Eventually, additional entertainment was featured during the time between the horse races and baseball games would be played on the infield of the track. As soon as the starting gate opened for a race, the game would be temporarily suspended and the players would rush over to the edge of the track to watch the horses fly by. And, as soon as the horses had crossed the finish line, the game resumed.
Over the years, the fair has provided entertainment for the entire family, and the large majestic grandstands provided the ideal setting for circus-type, nighttime shows.
When I was a youngster, my brothers and I would watch the acts that included trapeze artists, exotic animals, clowns and other “nail-biting” acts.
And from the grandstands, we could hear the carnival that lit up the area between the grandstands and Park Street. The music and noise from the nearby carnival rides added a festive note to the fair.
One of the most familiar sounds that could be heard from up in the grandstand was that “rat roulette”-type game that was located right behind the grandstand. It was a “wheel of fortune”-like game that would spin, and when the wheel had reached the proper speed, a bell would ring and the operator would lift a lid located in the center and under it was a large rat that would then scamper into one of the holes located around the outside edge on the wheel. The particular hole into which he “fled” designated the prize that would be won by the lucky ticketholder.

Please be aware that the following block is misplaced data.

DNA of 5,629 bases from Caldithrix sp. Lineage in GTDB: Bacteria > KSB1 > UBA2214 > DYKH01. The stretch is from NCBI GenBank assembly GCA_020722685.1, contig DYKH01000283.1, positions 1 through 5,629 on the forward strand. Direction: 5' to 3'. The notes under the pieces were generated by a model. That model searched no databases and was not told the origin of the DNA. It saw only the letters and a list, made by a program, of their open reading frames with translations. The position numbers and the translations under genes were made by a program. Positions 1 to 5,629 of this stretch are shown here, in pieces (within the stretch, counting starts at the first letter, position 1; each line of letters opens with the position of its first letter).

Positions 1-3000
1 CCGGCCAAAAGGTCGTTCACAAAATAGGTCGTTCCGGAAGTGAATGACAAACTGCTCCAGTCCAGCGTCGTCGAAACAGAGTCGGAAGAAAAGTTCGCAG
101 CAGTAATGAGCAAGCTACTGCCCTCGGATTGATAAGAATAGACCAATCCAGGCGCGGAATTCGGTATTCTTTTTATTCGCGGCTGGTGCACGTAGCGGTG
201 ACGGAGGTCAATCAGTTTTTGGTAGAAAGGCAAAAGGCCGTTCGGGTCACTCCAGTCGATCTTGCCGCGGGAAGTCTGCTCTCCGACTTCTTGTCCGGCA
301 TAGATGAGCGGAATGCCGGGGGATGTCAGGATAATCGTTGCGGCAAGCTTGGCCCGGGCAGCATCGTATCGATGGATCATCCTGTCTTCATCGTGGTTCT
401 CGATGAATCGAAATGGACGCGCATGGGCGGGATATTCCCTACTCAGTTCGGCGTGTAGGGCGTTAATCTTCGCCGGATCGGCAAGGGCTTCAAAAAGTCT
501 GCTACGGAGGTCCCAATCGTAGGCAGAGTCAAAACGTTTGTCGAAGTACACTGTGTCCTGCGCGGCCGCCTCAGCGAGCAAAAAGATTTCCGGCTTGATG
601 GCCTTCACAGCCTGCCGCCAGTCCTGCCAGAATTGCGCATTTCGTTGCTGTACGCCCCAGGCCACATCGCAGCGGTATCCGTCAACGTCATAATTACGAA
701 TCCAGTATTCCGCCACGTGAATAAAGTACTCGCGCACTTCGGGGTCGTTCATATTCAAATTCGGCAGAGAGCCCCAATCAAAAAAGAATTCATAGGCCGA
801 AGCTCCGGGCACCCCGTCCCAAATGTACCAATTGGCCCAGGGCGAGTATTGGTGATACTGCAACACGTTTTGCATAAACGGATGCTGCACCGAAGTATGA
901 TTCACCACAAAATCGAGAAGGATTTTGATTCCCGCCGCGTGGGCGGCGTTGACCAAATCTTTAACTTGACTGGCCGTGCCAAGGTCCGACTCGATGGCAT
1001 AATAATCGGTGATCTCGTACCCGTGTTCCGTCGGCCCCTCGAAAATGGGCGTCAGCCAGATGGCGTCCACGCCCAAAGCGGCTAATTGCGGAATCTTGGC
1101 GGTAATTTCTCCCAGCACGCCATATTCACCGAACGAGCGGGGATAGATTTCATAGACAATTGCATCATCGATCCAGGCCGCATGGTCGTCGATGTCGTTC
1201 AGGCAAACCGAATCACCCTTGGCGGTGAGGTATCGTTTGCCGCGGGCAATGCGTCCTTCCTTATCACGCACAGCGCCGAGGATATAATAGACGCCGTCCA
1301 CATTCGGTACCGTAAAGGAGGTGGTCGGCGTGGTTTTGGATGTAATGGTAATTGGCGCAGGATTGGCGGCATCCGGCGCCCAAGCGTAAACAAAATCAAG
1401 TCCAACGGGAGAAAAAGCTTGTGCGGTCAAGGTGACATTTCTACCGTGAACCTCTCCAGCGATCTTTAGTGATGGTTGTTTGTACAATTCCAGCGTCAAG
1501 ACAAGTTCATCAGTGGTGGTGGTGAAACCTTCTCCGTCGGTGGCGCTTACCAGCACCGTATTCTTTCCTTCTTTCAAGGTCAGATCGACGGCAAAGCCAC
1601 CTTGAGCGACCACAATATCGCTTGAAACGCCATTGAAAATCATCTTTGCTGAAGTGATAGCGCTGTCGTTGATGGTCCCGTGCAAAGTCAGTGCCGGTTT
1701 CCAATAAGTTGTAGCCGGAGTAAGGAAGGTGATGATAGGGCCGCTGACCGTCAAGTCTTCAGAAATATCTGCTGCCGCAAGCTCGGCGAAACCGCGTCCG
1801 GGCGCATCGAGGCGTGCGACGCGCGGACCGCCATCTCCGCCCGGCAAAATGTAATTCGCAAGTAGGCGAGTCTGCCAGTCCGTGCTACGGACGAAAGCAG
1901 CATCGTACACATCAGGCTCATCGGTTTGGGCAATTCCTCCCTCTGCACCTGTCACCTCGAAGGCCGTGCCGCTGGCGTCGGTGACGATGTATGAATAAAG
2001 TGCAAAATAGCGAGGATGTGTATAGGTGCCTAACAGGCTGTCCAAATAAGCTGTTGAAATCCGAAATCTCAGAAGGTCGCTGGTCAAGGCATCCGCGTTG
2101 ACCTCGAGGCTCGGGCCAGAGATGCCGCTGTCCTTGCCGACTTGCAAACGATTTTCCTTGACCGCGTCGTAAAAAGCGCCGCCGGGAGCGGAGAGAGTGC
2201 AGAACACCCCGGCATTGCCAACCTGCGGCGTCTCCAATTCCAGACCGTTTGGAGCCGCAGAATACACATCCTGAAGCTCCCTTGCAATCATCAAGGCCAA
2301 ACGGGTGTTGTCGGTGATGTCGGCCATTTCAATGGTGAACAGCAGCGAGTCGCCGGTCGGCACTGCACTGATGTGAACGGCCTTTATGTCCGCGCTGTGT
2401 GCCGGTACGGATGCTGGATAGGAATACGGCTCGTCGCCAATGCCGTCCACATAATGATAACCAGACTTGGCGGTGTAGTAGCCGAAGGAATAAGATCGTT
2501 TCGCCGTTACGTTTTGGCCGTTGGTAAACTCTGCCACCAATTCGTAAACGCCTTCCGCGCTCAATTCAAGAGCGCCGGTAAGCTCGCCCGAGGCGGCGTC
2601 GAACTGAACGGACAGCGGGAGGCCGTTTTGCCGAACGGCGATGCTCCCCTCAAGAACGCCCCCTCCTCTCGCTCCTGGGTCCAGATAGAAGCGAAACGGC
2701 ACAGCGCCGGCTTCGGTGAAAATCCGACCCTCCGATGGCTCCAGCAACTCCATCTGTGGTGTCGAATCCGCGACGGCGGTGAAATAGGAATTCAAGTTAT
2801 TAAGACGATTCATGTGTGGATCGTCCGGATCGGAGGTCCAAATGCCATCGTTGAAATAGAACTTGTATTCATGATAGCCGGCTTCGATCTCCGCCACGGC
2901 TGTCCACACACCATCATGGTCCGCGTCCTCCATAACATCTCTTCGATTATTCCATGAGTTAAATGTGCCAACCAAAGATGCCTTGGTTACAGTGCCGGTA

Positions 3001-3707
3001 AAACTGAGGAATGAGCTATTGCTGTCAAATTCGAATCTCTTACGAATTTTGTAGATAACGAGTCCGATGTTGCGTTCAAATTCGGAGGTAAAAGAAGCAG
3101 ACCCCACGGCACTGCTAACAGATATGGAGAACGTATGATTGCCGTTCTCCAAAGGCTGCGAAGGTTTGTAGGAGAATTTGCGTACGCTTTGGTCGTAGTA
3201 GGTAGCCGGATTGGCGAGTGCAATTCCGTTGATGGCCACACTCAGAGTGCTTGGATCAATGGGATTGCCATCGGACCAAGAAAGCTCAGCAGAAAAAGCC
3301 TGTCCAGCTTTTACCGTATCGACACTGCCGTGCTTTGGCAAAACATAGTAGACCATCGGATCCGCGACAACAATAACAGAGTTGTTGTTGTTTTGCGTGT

Back then, in the 1960s, just as now, Friday afternoon was “School Day” and children were admitted to the grounds free of charge.
My parents and grandparents would give each of us kids a couple of dollars and we would spend the entire afternoon riding just about every ride, playing games of chance, and enjoying refreshments, including cotton candy!
We never did spend any of our money trying to toss coins in the bubble bowls holding goldfish since we had a water trough full of them at home.
The Exhibition Hall was full of exhibits. In addition to home products, baking and agricultural displays, there were community exhibits from across the county, and for many years, Doss and Stonewall had quite a competition.
Commercial exhibits from local merchants included appliance dealers, building firms and others. Some years, Pioneer Flour Mills set up a makeshift kitchen in which they baked biscuits with which they lured visitors to their booth.
Then, just as now, the livestock barns were buzzing with livestock judging during the fair. Livestock entries came from across the state to vie for prize money and ribbons.
We would make our way up and down the cattle aisles to see who could find the heaviest beef animal at the fair and that was usually a large white Brahman bull.
— syg —
Just like everyone else getting ready for this weekend’s fair, I’ll be burning the midnight oil tonight finishing my sewing project and baking a cake.
My purse project is still in several pieces and I have to cross my fingers that my cake will come out of the pan in one piece and not three!
But, as I tell my co-workers here at the newspaper office each year, I’ll be satisfied with third-place ribbons.
As with all competition, it’s always more fun to strive for the top of the mountain and be “the hunter” and not “the hunted!”
See ya at the fair!